Achillion focuses on the development of oral small-molecule Factor D inhibitors to treat people with rare diseases affecting the ‘complement system’, such as paroxysmal nocturnal hemoglobinuria, a rare blood disease that causes red blood cells to break apart, and C3 glomerulopathy, a group of related conditions that cause the kidneys to malfunction. According to the release, Alexion will pay $930 million to acquire Achillion, and the transaction is expected to close in the first half of 2020.
Why this deal?
- Adds clinical-stage portfolio of oral small molecule Factor D inhibitors to Alexion’s pipeline.
- Provides opportunity to enhance treatment for PNH patients experiencing extravascular hemolysis (EVH), potential first-in-class C3 glomerulopathy (C3G) therapy & promising development platform for Factor D inhibition in additional alternative pathway complement-mediated rare diseases.
The initial consideration of approximately $930 million, or $6.30 per share of Achillion common stock, will be funded with cash on hand. As part of the acquisition, Alexion will also be acquiring the cash currently on Achillion’s balance sheet. As of September 30, 2019, this was approximately $230 million; the actual amount will be determined as of the transaction close. The transaction includes the potential for additional consideration in the form of non-tradeable contingent value rights (CVRs), which will be paid to Achillion shareholders if certain clinical and regulatory milestones are achieved within specified periods. These include $1.00 per share for the U.S. FDA approval of danicopan and $1.00 per share for ACH-5228 Phase 3 initiation.
About Factor D
Factor D is an essential serine protease and critical control point in the alternative pathway (AP) of the complement system, a part of the innate immune system. Achillion’s complement platform is focused on advancing oral small molecules that inhibit the AP and can potentially be used in the treatment of immune-related diseases in which complement AP plays a critical role. Potential indications currently being evaluated for these compounds include PNH, C3G and immune complex-mediated membranoproliferative glomerulonephritis (IC-MPGN).
About Paroxysmal Nocturnal Hemoglobinuria (PNH)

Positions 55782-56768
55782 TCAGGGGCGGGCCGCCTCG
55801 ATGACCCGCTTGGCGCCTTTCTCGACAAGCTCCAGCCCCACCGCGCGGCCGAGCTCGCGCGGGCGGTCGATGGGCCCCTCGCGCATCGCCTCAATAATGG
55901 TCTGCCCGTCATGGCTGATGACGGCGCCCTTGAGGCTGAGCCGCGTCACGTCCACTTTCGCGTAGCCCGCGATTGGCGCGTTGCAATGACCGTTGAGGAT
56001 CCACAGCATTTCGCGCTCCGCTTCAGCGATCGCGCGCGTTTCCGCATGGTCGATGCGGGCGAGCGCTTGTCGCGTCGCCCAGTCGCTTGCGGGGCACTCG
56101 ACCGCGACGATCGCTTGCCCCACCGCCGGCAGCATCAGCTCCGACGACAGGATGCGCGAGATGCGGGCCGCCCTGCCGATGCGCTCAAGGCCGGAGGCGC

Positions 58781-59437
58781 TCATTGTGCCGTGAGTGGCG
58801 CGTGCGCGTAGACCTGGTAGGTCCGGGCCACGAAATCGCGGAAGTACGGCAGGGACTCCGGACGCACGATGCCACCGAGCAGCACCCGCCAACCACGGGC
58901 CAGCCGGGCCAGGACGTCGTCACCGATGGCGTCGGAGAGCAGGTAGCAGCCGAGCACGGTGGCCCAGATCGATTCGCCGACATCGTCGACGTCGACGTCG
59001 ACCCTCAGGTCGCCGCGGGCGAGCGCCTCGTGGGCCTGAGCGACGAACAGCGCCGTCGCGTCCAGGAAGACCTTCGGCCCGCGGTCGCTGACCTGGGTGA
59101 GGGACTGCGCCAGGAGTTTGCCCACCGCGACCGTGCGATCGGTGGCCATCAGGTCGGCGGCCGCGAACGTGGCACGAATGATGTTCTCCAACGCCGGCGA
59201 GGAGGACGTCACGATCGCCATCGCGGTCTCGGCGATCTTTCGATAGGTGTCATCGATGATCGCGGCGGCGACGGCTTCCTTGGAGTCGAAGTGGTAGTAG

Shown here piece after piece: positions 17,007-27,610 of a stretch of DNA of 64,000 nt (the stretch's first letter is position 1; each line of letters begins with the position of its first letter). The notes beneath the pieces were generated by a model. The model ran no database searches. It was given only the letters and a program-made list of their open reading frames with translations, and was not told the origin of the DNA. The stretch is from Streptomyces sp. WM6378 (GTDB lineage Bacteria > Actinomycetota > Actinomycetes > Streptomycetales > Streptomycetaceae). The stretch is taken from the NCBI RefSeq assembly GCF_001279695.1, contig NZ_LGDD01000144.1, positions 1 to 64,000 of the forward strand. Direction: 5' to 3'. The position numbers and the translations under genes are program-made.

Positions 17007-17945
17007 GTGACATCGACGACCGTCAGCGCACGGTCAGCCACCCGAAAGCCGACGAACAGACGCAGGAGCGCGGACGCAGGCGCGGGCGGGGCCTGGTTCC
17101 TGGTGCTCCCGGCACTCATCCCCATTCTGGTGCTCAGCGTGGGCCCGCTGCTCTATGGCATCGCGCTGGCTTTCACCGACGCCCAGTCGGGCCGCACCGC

PNH is a chronic, progressive, debilitating and life-threatening ultra-rare blood disorder characterized by hemolysis (destruction of red blood cells) that is mediated by uncontrolled activation of the complement system, a component of the body’s immune system. Patients with PNH may experience a wide range of signs and symptoms, such as fatigue, difficulty swallowing, shortness of breath, abdominal pain, erectile dysfunction, dark-colored urine and anemia. The most devastating consequence of chronic hemolysis is thrombosis, which can occur in blood vessels throughout the body, damaging vital organs and causing premature death. PNH is primarily a disease of intravascular hemolysis (IVH), where the red blood cell destruction occurs within the blood vessels. C5 inhibition addresses the complications of IVH and the increases in LDH that cause thrombosis and even death in patients with PNH. However, a small portion of patients – less than 10 percent – receiving a C5 inhibitor continue to experience clinical extravascular hemolysis (EVH), where the red blood cell destruction occurs outside the blood vessels. As a result, these patients are transfusion dependent despite treatment but do not have bone marrow failure or aplastic anemia. Inhibiting Factor D in the alternative pathway (AP) of the complement system offers the possibility of selectively blocking AP activity and protecting against the destruction of RBCs, while leaving the rest of the complement system intact to fight infection.
About C3 Glomerulopathy (C3G)
C3G is an ultra-rare kidney disease for which there is no approved treatment. The disease is characterized by the deposition of C3 protein fragments in the filtering units (glomeruli) of the kidney, caused by overactivation of the complement alternative pathway (AP). Over time, the chronic deposition of C3 fragments results in permanent kidney damage and kidney failure. Today, C3G patients are treated with steroids and broad-acting immunosuppressants to slow the progression of kidney damage. Oral Factor D inhibitors have demonstrated proof-of-mechanism to interrupt the overactivation of the AP and reduce C3 fragment deposition, providing a potential treatment approach for targeting the underlying cause of C3G.